News of April 18, 1999
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Corporations GM Division Named General Motors 1998 Supplier of the Year
|Southfield, Mich. April 9, 1999 - For the third time and the second
consecutive year, Lear Corporation (NYSE: LEA) has been named General Motors' (NYSE: GM)
Supplier of the Year. The 1998 award again recognizes Lear's GM Division as a worldwide
leader in product development, technology, manufacturing, continuous improvement, value
and, most importantly, quality in the automotive interior components and systems it
provides to the world's largest automaker.
The Supplier of the Year award was
established by GM in Europe more than 20 years ago and became an international award in
1992. The prestigious award will be formally presented to Lear officials during a ceremony
in Detroit on May 5.
Harold R. Kutner, Vice President GM
|Prior to again being named Supplier of the Year, Lear's GM Division went
through a quantitative analysis by several General Motors groups. Lear and the other
companies recognized were selected by teams of purchasing, quality, engineering and
manufacturing experts from GM operations around the world. The team reviewed supplier
performance in quality, service and price during the 1998 calendar year, recognizing
supplier companies worldwide who exceed specific performance standards in those areas.
Suppliers of the Year represent the 'best of the best,'" said Harold R. Kutner, Vice
President and Group Executive, Worldwide Purchasing and North American Production control
& Logistics. "Of GM's 30,000 suppliers, Lear Corporation is one of only 184 that
have achieved Supplier of the Year distinction for 1998, an honor accorded to those
suppliers who have achieved world-class levels of quality, service, technology and price
in support of General Motors."
"On behalf of all of the Lear GM Division staff, whose hard work truly earned this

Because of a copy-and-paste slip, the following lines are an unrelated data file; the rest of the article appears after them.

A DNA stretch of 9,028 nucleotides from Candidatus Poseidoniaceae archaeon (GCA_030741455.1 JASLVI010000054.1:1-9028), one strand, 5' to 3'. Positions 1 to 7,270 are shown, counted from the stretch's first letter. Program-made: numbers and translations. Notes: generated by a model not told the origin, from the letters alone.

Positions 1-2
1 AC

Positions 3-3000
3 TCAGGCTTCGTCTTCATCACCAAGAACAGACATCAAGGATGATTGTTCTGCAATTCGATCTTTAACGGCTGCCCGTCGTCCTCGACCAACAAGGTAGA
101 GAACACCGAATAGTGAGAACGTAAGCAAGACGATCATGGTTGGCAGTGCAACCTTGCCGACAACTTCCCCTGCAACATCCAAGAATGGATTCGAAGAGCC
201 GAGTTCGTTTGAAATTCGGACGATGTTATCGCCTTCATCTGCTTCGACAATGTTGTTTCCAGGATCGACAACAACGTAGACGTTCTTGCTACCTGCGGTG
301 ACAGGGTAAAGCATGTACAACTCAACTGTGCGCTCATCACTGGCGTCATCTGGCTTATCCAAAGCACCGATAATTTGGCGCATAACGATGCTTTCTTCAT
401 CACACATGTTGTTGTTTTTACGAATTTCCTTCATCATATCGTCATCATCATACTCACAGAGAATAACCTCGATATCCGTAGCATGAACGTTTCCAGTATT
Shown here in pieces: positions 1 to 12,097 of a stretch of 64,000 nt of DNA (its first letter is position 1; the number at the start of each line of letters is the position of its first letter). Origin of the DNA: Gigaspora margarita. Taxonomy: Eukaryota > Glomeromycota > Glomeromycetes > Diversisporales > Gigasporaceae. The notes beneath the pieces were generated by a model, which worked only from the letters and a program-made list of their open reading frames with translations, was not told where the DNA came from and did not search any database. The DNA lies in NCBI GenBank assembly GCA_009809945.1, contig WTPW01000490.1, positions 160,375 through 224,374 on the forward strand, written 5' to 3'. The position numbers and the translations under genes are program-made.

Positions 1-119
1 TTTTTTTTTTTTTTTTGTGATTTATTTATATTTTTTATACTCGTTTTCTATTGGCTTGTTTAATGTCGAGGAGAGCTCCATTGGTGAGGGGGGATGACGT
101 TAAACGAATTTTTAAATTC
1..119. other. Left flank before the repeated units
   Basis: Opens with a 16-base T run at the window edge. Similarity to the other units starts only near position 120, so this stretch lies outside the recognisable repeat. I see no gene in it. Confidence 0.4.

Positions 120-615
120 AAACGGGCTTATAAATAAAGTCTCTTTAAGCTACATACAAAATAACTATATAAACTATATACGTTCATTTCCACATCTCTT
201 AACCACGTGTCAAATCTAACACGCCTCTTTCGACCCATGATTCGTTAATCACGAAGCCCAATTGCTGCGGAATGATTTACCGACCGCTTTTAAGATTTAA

award, we're honored to be named Supplier of the Year," said Joe Zimmer, President of
Lear's GM Division. "Our objective has always been to assist General Motors in
continuing to be the world leader in quality vehicles and customer satisfaction. That we
have earned this recognition three times shows that Lear can be counted on as a partner to
Lear Corporation, a Fortune 500 company headquartered in Southfield, Michigan, USA, is
one of the world's largest automotive suppliers, with 1998 sales revenues of $9.1 billion.
The company's world-class automotive interior products are designed, engineered and
manufactured by more than 60,000 employees in over 200 facilities located in 28 countries.
Information about Lear and its products is available on the Internet at
General Motors Worldwide Purchasing is a global organizations operating in the four
main regions of the world: Asia Pacific, Europe, Latin America and North America. It is
responsible for annual purchases of about $86 billion in goods and services in support of
approximately 8.6 million vehicles GM annually produces in 30 countries around the world.
Mich. April 13, 1999 - Visteon Automotive Systems continues to build a talented global
leadership team with the appointment of Mark M. Malcolm to the position of vice president
Malcolm, 45, joins Visteon from Ford Investment Enterprises Corp., where he
served as chief financial officer for the organization. Malcolm began his career with Ford
Motor Company in 1977 and has held a variety of financial posts, including controller of
vehicle operations for Ford Automotive Operations, manager of plant operations and
manufacturing cost analysis, manager of segment strategy and positions in sales, treasury,
and investor relations. He was instrumental in helping Ford establish a vehicle line team
process, an affordable business structure, and a cost leadership organization.
"Mark brings Visteon invaluable experience in areas like financial analysis, team
building, and overall business management," said Craig H. Muhlhauser, president,
Visteon. "He has extensive experience and the kind of innovative leadership skills
that are essential for the continued transformation of Visteon into a consumer-driven,
Malcolm earned a bachelor's degree in economics and psychology in 1975 from Dartmouth
College, and a master's degree in finance and accounting in 1977 from the University of
Chicago. Malcolm succeeds Thomas J. Webb, who has become chief program director of finance
process and systems transformation at Ford.
With the global support of approximately 100 technical, manufacturing, sales and
service facilities located in 20 countries, Visteon is leveraging the talents of 74,000
employees to deliver innovative, consumer-driven automotive systems solutions to its
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